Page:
N-Acetylcysteine Prevents Loss of Dopaminergic Neurons in the EAAC1(-/-) Mouse

Department of Neurology, University of California, San Francisco, San Francisco Veterans Affairs Medical Center, USA.
Annals of Neurology (Impact Factor: 11.91). 03/2011; 69(3):509-20. DOI: 10.1002/ana.22162
Source: PubMed

ABSTRACT Dopaminergic neuronal death in Parkinson's disease (PD) is accompanied by oxidative stress and preceded by glutathione depletion. The development of disease-modifying therapies for PD has been hindered by a paucity of animal models that mimic these features and demonstrate an age-related progression. The EAAC1(-/-) mouse may be useful in this regard, because EAAC1(-/-) mouse neurons have impaired neuronal cysteine uptake, resulting in reduced neuronal glutathione content and chronic oxidative stress. Here we aimed to (1) characterize the age-related changes in nigral dopaminergic neurons in the EAAC1(-/-) mouse, and (2) use the EAAC1(-/-) mouse to evaluate N-acetylcysteine, a membrane-permeable cysteine pro-drug, as a potential disease-modifying intervention for PD.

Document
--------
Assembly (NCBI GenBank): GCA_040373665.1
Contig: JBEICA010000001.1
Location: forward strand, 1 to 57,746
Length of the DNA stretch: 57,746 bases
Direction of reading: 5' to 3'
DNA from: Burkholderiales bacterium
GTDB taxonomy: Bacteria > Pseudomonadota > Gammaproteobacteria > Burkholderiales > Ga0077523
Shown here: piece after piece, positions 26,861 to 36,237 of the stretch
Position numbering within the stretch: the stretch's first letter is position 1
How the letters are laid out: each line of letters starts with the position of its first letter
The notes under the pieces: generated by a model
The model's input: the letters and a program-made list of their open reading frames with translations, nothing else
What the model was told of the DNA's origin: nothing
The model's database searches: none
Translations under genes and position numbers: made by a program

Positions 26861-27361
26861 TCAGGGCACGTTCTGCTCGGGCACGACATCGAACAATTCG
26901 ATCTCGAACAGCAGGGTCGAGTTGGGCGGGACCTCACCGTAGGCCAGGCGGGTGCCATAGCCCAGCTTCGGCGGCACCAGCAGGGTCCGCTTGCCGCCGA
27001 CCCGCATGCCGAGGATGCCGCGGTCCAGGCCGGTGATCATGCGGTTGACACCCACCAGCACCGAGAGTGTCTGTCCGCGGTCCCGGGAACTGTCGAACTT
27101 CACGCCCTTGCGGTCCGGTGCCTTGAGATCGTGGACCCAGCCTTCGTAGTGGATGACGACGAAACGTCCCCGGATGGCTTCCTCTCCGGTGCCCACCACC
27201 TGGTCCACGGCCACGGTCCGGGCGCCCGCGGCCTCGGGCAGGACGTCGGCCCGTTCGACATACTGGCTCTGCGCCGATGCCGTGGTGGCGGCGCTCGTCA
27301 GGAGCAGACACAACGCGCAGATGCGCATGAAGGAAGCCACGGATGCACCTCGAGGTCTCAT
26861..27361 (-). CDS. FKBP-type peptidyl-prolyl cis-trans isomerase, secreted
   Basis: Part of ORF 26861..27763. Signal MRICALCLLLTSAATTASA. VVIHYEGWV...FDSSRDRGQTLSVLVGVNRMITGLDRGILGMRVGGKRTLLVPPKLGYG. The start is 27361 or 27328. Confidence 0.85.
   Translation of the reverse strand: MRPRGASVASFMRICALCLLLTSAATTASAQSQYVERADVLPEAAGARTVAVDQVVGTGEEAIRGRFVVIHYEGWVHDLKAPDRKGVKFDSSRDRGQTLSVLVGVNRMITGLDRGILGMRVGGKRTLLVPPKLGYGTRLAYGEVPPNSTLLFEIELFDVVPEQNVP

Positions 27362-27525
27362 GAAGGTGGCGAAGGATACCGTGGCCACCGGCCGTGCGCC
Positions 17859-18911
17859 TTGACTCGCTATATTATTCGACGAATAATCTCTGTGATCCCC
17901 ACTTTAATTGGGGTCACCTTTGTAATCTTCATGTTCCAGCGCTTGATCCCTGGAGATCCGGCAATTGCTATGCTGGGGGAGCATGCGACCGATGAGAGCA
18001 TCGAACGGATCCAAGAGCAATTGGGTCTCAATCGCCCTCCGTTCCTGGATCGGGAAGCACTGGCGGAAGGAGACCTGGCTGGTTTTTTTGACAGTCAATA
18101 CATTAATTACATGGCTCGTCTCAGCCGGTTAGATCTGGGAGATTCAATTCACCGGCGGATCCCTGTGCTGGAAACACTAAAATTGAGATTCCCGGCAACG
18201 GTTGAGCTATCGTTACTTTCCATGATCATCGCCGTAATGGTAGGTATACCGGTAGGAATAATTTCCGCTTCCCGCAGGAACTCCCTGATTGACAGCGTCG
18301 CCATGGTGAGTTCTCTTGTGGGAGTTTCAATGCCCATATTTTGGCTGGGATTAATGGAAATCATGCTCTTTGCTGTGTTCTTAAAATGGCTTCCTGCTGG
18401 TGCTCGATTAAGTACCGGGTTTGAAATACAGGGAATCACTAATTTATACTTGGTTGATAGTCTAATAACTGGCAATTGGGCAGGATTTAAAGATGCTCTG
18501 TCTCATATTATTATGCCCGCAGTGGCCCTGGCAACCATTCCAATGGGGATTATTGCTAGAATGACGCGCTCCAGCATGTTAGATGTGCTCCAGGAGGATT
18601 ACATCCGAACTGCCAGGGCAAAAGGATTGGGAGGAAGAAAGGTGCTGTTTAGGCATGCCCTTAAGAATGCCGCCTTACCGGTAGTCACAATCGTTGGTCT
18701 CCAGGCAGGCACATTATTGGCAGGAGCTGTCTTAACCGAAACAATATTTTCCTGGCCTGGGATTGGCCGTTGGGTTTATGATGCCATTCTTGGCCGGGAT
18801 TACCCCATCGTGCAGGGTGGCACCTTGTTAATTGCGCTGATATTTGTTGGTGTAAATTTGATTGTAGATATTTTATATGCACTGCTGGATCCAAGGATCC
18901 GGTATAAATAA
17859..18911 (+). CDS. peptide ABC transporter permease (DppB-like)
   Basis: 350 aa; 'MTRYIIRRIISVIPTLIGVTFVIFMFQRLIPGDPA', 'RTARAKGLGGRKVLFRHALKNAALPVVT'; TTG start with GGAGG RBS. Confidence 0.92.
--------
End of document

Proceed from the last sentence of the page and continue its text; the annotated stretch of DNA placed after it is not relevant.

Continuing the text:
Wild-type mice, EAAC1(-/-) mice, and EAAC1(-/-) mice chronically treated with N-acetylcysteine were evaluated at serial time points for evidence of oxidative stress, dopaminergic cell death, and motor abnormalities.
EAAC1(-/-) mice showed age-dependent loss of dopaminergic neurons in the substantia nigra pars compacta, with more than 40% of these neurons lost by age 12 months. This neuronal loss was accompanied by increased nitrotyrosine formation, nitrosylated α-synuclein, and microglial activation. These changes were substantially reduced in mice that received N-acetylcysteine.
These findings suggest that the EAAC1(-/-) mouse may be a useful model of the chronic neuronal oxidative stress that occurs in PD. The salutary effects of N-acetylcysteine in this mouse model provide an impetus for clinical evaluation of glutathione repletion in PD.

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